Good news for international students hoping to become Canadian permanent residents: the country is developing new pathways for this purpose. According to Immigration Minister Sean Fraser, the Canadian government is hoping to give international students a route into permanent residency. He further stressed the importance of immigration and the contributions of international students to the country’s economy in an interview with ApplyBoard.
“Our message to international students and graduates is simple,” he told ApplyBoard. “We don’t just want you to study here. We’re hoping to create pathways that allow you to stay here and make a lasting contribution beyond your academic career.”
Fraser clarified that a smoother pathway is being planned out at the moment. “We’re doing some of the policy work now. It’ll take us a little bit of time,” he said. “It’ll allow people to better plan their succession to come here to study and then after they’re done to transition to permanent residency.”
Solutions for major student woes to be developed
While the government is hoping to attract more Canadian permanent residents, Fraser also acknowledged the challenges faced by international students in their journey to live and work in the country. He placed particular emphasis on the tendency for immigration officials to suspect international students who did not wish to return to their home countries after graduation.
“That was one of the first things I noticed when I started digging into this new position,” he explained. “You hear these stories about a student that wants to come and wants to work and companies want to hire and even provincial governments want to offer scholarships to, with the idea that they should stay, but they’re sometimes refused entry for the reason that there’s not a belief that they’re going to return home.”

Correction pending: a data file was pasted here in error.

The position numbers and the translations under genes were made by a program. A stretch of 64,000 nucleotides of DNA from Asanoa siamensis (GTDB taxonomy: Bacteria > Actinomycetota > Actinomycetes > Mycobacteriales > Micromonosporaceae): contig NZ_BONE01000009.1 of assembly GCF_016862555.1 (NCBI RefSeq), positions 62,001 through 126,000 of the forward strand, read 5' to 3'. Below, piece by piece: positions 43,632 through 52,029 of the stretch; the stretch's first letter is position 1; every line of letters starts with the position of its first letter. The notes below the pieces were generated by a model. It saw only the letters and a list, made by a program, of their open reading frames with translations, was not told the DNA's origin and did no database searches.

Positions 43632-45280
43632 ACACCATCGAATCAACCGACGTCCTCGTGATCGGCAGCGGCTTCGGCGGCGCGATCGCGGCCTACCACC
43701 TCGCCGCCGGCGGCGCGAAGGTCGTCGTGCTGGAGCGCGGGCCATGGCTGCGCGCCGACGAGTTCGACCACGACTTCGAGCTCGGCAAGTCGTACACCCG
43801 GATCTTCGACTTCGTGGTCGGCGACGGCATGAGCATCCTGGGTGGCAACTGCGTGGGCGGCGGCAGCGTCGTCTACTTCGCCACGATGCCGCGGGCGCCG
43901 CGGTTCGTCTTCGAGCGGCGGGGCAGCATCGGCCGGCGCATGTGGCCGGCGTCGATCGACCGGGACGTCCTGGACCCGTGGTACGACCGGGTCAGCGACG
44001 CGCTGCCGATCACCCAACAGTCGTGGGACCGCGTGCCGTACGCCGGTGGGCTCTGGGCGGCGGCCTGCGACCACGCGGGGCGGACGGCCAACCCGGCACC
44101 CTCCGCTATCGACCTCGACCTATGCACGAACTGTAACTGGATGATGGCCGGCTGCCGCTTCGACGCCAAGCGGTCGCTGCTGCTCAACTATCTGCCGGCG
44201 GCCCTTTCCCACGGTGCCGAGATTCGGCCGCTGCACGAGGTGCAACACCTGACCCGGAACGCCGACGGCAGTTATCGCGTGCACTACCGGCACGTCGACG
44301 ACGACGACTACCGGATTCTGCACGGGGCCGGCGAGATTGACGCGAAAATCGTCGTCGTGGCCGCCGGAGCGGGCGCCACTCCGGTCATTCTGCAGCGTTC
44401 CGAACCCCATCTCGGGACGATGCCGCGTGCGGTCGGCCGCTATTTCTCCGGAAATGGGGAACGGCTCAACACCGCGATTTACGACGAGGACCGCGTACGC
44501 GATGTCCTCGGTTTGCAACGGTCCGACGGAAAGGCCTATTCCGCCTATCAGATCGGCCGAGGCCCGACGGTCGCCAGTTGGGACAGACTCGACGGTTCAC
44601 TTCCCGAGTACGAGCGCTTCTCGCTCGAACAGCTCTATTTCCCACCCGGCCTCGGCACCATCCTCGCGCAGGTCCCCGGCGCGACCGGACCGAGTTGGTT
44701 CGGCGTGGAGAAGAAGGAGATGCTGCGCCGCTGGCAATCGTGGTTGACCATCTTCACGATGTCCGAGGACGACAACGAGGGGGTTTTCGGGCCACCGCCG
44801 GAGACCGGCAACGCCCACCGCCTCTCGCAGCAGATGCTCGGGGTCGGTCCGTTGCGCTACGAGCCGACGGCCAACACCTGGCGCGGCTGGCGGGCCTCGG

Fraser assured the issue will be addressed. “I hope to implement those solutions so more people can come here on a pathway to permanent residency when they apply,” he said.
However, Fraser did not address other hardships international students in Canada encounter. Sharp tuition fee hikes and rising living costs have caused international students to struggle with paying for their expenses. In this, they have urged the government to raise the work cap placed on their permits, which prevents them from working for more than 20 hours per week.
Efforts to welcome more Canadian permanent residents
This is part of a greater initiative to encourage more immigration to Canadian shores. In February, the government announced a target of 431,645 permanent residents this year under the Immigration Levels Plan 2022-24. Further efforts such as expanding its PNP and Express Entry systems have been made to encourage more immigrants to consider the country as a viable destination to work and live.
Mostly, this is to counter Canada’s ageing population, which is leaving gaps in key areas of the economy. A nursing shortage, for instance, is crippling Canada’s medical workforce — and causing many of those still remaining to face severe burnout which, in turn, forces them to leave their jobs. Several provinces, including Quebec, have announced plans to invest in the training of non-local nurses to counter this effect.
Add in a string of welcoming policies — scrapping pre-arrival COVID tests and initiatives to expedite work permit processing being some — and it appears to be working. Many international students previously considering Australia are flocking to Canada for their studies instead, citing their attractive post-study work opportunities as a major draw. Data shows that nearly 450,000 new study permits were issued last year, breaking the country’s previous record in 2019.
“In 2021 alone, we welcomed more than 300,000 international students across Canada,” said Fraser. “That’s nearly double the number of students from the year before and it’s actually higher than pre-pandemic levels. We believe this is going to be a growth opportunity going forward as well.”
These efforts, however, are not without their drawbacks. Due to the emphasis on welcoming more Canadian permanent residents, the country’s immigration system is facing a setback, with nearly two million in its backlog. According to data from the Immigration, Refugees, and Citizenship Canada (IRCC), the numbers include applications for citizenship, Canadian permanent residency, study permits, temporary work visas, and visitor visas.